COUTO: Gender roles in society lead to assumed limitations
Opinions Column: Through the Looking Glass
As a young girl, my favorite toys were Barbie dolls and Polly Pockets. My brother, on the other hand, was given monster trucks and action figures. I never questioned why girls were assigned a certain set of toys to their gender, and boys another. That’s just the way the world works, right? I’d like to think that I would have naturally gravitated towards “girly” toys regardless of the interpersonal and societal pressures to do so that were present in my life — I enjoyed having imaginary tea parties with my stuffed animals and dressing up in glittery princess costumes. But not every girl feels the same.
Gender-based marketing restricts children. It prohibits them from discovering their interests and defining their passions, particularly if said interests and passions are not present in their designated aisle of the toy store. This probably sounds like a load of codswallop to some of you— how can toys define and restrict children in such a way? It all sounds a bit far-fetched, doesn’t it? That’s what I thought myself when I was first presented with this argument, but upon doing more research on this topic, I began to feel differently.
Emanuella Grinberg, in her article for CNN, “Let toys be toys: the case for gender-neutral marketing,” writes that “there's no denying men and women are biologically different. When it comes to psychological traits and abilities, time and again, the evidence has suggested men and women, as well as boys and girls, are more alike than they are different.” For example, “The most recent meta-analysis of (studies that examine the impact of gender on personality traits), published in 2005 in American Psychologist, found that 78 percent of the magnitude of gender differences were in the small or close-to-zero range.” So what does this have to do with toys and gender-neutral marketing? For starters, gender-neutral marketing — particularly geared toward young audiences who have years of emotional and cognitive development ahead of them — removes the limitations placed on children as to what they are capable of accomplishing and how they view themselves. In other words, it presents the possibility of choice: girls can be scientists or athletes or superheroes, and boys are allowed to acknowledge that they can be sensitive and nurturing — qualities that are associated as inherently female characteristics, and often discouraged amongst men. "When we tell children dolls are for girls and trucks are for boys, we're telling them not only are you a boy or a girl, but that being a boy or a girl is going to determine how you think and act and the skills you will develop," said University of Kentucky psychology Professor Christia Spears Brown, author of "Parenting Beyond Pink and Blue: How to Raise Kids Free of Gender.”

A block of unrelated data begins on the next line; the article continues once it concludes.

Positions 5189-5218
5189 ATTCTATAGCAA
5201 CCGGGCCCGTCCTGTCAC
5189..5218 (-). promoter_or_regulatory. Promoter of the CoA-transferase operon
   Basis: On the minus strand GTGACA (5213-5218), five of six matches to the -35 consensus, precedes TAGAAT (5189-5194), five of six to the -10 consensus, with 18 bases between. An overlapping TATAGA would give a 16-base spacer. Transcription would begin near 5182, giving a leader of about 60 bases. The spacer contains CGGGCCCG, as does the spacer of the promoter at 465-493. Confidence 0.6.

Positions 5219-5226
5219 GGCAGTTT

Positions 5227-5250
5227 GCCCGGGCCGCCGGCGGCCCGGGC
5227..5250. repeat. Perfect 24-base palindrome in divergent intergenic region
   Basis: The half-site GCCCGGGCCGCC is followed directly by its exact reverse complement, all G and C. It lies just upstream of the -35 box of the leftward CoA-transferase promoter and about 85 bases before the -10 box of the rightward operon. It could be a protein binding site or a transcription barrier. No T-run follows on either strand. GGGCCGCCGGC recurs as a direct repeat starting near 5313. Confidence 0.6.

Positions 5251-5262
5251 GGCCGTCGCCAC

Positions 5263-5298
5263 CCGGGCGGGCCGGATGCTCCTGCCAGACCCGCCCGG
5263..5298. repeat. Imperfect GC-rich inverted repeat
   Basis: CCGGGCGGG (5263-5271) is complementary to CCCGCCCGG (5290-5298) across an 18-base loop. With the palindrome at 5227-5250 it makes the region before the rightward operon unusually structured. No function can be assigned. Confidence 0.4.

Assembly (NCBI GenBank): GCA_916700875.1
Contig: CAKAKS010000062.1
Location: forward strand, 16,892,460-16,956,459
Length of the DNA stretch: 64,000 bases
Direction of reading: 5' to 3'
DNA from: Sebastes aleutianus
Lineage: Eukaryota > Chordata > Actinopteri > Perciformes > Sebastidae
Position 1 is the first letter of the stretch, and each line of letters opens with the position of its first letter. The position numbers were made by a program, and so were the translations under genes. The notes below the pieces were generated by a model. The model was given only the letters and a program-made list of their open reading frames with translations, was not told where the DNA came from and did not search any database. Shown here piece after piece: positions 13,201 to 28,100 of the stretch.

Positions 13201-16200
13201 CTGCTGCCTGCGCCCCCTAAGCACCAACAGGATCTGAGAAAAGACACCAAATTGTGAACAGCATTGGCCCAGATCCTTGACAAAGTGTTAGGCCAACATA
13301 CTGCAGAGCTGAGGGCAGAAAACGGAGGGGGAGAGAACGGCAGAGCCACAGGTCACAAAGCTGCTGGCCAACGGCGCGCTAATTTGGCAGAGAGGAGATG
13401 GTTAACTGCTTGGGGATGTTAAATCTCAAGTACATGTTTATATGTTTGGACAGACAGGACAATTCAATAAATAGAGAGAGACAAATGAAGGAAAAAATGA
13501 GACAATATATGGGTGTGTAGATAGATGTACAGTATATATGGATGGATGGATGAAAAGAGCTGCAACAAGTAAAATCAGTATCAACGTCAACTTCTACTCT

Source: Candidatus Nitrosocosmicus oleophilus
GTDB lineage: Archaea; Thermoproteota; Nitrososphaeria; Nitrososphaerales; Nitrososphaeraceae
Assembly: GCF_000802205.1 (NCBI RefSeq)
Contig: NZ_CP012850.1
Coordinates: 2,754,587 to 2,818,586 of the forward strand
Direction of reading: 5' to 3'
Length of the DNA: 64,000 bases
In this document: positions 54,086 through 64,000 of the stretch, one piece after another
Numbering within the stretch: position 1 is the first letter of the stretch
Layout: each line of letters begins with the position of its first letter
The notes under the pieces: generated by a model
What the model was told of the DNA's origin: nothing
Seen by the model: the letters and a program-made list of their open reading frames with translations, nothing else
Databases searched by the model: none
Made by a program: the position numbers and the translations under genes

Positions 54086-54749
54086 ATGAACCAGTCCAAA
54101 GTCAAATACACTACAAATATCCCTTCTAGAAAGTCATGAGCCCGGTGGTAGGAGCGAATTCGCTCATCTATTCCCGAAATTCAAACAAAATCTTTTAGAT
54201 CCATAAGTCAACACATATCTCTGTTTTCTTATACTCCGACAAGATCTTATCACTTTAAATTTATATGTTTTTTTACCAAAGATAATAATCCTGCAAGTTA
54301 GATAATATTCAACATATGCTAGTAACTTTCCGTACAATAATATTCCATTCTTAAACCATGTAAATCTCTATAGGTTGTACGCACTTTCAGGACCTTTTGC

As a society, we’re promoting an idea that girls and boys have very clear, separate paths that they must take: girls must follow the aisle that leads to baby dolls and kitchen sets — which just screams “future-mommy-in-training” — whereas boys are confronted with shelves of BB guns and sports equipment. Neither kind of toy promotes a negative concept per se — except maybe the guns — but assigning toys based on gender most definitely does. The same goes for gender-neutral clothing. The most recent event in what has been deemed “the gender wars” occurred when Asda, a British supermarket retailer, “came under criticism for selling T-shirts for boys featuring slogans like ‘Future Scientist,’ while their T-shirts for girls proclaimed ‘Hey Cutie!’ and ‘Ponies Rock,'” writes The New York Times reporter Dan Bilefsky. We’re all capable of inhibiting and experiencing traits that are deemed both “feminine” and “masculine” regardless of our gender, so why do we continue to subject ourselves and our children to a limitation that prevents us from accepting that all feelings — no matter the gendered-label assigned to them — are valid? Do you want an explanation as to why, according to the Happiness Index, American happiness is rated as 31 out of 100? Start with how we teach our children that they are limited to a certain set of ambitions and personality traits — that regardless of their potential and innate desires they must conform to the outdated idea that girls belong in the pink aisle, and boys in the blue aisle. I’m not trying to impose that parents should refrain from introducing their daughters to Barbies and frilly dresses — some girls, like myself, might genuinely enjoy those things. But I don’t think parents should limit their daughters to just Barbies and frilly dresses: girls — and boys — should be encouraged by their parents and other authority figures to play with whatever they naturally gravitate towards, whether that’s dolls, trucks or both.
Ana Couto is a School of Arts and Sciences sophomore majoring in English and journalism and media studies. Her column, "Through the Looking Glass," runs on alternate Mondays.
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